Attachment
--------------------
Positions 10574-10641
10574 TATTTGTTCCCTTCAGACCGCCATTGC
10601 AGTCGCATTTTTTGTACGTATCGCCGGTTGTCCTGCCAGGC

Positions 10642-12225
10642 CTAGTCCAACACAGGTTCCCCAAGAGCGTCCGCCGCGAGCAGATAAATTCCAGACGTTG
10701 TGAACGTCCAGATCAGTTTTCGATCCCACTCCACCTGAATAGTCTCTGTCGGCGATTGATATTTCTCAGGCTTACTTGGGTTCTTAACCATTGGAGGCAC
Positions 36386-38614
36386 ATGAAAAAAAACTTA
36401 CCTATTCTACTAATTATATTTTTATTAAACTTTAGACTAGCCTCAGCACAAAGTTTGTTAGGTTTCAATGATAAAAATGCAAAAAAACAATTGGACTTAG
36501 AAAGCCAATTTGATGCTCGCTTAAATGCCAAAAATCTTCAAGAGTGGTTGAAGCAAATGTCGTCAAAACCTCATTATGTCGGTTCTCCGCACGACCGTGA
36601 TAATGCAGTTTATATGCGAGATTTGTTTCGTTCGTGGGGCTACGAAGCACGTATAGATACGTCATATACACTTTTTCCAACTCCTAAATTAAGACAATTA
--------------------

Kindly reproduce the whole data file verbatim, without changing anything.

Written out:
Positions 10574-10641
10574 TATTTGTTCCCTTCAGACCGCCATTGC
10601 AGTCGCATTTTTTGTACGTATCGCCGGTTGTCCTGCCAGGC

Positions 10642-12225
10642 CTAGTCCAACACAGGTTCCCCAAGAGCGTCCGCCGCGAGCAGATAAATTCCAGACGTTG
10701 TGAACGTCCAGATCAGTTTTCGATCCCACTCCACCTGAATAGTCTCTGTCGGCGATTGATATTTCTCAGGCTTACTTGGGTTCTTAACCATTGGAGGCAC
Positions 36386-38614
36386 ATGAAAAAAAACTTA
36401 CCTATTCTACTAATTATATTTTTATTAAACTTTAGACTAGCCTCAGCACAAAGTTTGTTAGGTTTCAATGATAAAAATGCAAAAAAACAATTGGACTTAG
36501 AAAGCCAATTTGATGCTCGCTTAAATGCCAAAAATCTTCAAGAGTGGTTGAAGCAAATGTCGTCAAAACCTCATTATGTCGGTTCTCCGCACGACCGTGA
36601 TAATGCAGTTTATATGCGAGATTTGTTTCGTTCGTGGGGCTACGAAGCACGTATAGATACGTCATATACACTTTTTCCAACTCCTAAATTAAGACAATTA